After birth you and your baby will need time to learn to breastfeed. You will also need to look after yourself and your baby. Here are some tips:

  • make sleep/rest a priority
  • limit visitors, telephone calls and other interruptions during the early weeks
  • ask for help when needed
  • accept help when offered

Eating well when breastfeeding helps you to:

  • Feel your best
  • Recover from labour and birth
  • Get all the nutrients and energy you need

What Should I Eat When I Am Breastfeeding?

  • Eat a variety of healthy foods each day.
  • Fill ½ of your plate with vegetables and fruits.
  • Fill ¼ of your plate with whole grain foods (such as brown rice, whole grain pastas and whole grain breads).
  • Fill ¼ of your plate with protein foods (such as dried beans/lentils, tofu, eggs , fish/seafood, chicken, and lean red meat).
  • Make water your drink of choice. Other healthy fluids/beverages include milk, unsweetened fortified soy beverage and soup/broth.

I’m so Busy with My New Baby, How Do I Make Sure I’m Eating Well?

  • Eat regularly throughout the day. Try not to skip meals because this can make you feel more tired.
  • Eat or snack while the baby is sleeping or napping.
  • Have healthy snacks available such as cut-up vegetables and fruit, yogurt, cheese, nuts/seeds, boiled eggs, hummus and whole grain crackers.
  • Carry a reusable water bottle when you are out and refill with water as needed.
  • Drink fluids every time your baby breastfeeds.
  • Accept help from family and friends.
  • Prepare meals in large batches, freeze and reheat for a quick meal. Freezer friendly dishes/foods (homemade or store-bought) include lasagna/baked pastas, pizzas, chili, soups, stews, curries, meatballs or burger patties, falafel or chickpea patties, perogies, wontons, and frozen mixed vegetables.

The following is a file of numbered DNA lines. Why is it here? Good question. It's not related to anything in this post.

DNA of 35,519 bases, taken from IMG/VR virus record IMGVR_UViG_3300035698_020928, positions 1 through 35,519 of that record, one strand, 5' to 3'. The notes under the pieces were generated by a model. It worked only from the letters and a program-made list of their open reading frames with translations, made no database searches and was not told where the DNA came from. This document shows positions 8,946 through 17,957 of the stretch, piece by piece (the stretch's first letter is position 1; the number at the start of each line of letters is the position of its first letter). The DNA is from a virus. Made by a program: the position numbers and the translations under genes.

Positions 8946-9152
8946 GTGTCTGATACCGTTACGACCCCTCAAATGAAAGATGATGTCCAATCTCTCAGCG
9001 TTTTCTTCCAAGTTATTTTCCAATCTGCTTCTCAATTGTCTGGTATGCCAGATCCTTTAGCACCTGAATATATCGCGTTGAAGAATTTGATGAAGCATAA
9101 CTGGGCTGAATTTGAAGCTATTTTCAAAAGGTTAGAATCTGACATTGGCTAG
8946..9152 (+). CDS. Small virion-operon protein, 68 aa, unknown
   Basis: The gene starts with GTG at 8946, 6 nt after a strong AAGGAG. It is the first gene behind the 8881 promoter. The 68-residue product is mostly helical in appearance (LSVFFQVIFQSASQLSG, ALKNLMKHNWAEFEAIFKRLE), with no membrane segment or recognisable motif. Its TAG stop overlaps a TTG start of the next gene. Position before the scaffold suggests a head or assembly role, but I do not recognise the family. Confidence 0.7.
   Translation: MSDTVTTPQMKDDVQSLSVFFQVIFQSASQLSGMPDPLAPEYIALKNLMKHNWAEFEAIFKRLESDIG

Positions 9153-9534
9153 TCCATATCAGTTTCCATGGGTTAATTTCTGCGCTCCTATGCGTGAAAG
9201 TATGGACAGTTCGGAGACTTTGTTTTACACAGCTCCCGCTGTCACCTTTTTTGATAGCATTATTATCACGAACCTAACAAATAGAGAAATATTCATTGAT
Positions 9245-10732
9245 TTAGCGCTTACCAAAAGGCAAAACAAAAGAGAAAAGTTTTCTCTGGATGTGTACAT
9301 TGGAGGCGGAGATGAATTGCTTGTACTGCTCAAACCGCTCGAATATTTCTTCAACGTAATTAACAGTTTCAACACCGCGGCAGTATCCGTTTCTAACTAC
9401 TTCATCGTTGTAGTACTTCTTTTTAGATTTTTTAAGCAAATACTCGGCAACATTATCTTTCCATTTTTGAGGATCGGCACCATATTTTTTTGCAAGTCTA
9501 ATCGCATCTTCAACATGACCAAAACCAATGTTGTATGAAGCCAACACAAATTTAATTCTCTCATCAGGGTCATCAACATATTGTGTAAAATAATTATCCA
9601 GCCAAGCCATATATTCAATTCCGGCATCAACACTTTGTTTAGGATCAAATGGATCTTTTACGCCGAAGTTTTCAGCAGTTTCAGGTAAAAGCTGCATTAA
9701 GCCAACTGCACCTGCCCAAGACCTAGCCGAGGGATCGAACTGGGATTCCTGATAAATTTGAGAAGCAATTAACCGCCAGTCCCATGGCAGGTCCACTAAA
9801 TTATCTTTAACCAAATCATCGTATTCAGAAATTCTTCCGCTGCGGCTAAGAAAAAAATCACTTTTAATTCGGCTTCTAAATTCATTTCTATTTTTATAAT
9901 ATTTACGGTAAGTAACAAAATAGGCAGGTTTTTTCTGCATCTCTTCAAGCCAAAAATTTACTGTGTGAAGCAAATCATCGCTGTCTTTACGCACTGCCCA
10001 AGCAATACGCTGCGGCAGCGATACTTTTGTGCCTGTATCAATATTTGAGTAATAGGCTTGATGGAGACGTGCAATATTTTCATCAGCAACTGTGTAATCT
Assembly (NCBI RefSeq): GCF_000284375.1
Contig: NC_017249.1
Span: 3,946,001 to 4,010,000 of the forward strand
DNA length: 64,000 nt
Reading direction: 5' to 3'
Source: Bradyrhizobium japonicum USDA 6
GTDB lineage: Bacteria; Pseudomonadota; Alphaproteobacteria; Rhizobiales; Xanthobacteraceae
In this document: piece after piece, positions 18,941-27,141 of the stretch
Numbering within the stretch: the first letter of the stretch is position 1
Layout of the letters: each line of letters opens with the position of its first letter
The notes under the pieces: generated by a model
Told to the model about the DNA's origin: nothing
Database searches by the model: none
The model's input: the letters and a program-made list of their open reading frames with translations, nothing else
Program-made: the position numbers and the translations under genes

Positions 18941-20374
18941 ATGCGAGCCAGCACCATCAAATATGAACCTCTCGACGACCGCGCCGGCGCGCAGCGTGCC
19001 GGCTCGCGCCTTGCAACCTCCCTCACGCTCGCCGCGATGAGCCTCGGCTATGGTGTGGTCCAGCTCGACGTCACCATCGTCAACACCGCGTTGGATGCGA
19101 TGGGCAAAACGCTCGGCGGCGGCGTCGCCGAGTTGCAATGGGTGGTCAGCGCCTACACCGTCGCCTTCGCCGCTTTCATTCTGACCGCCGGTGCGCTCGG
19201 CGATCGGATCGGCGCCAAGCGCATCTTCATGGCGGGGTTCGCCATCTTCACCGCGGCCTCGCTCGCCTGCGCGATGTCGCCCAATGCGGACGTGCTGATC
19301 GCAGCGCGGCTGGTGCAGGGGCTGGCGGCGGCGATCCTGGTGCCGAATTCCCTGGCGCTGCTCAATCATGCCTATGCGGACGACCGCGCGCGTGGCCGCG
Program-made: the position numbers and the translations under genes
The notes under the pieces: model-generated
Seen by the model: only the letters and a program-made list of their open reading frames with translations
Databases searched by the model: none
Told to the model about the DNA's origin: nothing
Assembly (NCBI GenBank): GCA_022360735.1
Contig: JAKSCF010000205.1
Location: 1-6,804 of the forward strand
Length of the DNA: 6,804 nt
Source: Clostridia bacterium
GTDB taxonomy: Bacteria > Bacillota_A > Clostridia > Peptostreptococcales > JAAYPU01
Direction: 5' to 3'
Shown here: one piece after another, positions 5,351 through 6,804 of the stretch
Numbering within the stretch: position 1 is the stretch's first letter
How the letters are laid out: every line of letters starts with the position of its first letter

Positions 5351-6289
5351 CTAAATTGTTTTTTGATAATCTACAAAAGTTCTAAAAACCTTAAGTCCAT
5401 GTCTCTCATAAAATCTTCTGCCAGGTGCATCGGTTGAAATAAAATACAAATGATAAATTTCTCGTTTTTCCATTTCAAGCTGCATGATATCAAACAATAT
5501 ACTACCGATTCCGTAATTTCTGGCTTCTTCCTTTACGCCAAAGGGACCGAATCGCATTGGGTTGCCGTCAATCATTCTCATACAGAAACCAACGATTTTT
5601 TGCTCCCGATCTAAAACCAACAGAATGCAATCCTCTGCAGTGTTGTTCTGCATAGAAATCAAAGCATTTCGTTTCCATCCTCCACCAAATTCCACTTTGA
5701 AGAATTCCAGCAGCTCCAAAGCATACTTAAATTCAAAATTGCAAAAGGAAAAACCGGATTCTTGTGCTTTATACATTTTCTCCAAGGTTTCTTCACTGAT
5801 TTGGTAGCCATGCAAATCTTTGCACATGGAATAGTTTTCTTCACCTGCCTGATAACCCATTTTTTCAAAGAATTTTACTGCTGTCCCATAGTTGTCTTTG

Breastfeeding is a proven, natural, short term (six month) method of birth control.

Breastfeeding is 98-99% effective in preventing pregnancy, but only if you follow these rules:

  1. Your baby is under six months
  2. Your monthly periods have not returned
  3. Your baby is fully or nearly fully breastfed
    • fully breastfed means your baby gets all food from suckling at the breast
    • nearly fully breastfed means, in addition to breastfeeding, vitamins, minerals, juice, water or any other foods are given infrequently (no more than one or two mouthfuls a day)
    • to be fully breastfed or nearly fully breastfed, your baby should be breastfed at least every four hours and not have more than one 6 hour stretch between breastfeeding in 24 hours

Other methods of birth control that do not affect breastfeeding include:

  • condoms (male and female)
  • Depo-Provera
  • diaphragm – must be refitted after pregnancy
  • IUD (Intrauterine Device)
  • IUS (Intrauterine System)
  • tubal ligation
  • vasectomy

Speak to your health care providers or call the Sexual Health Infoline Ontario at 416-392-2437 for more information about birth control.

In almost all cases it is safe to continue breastfeeding if you need to take medicine. Call Breastfeeding Clinics for more information.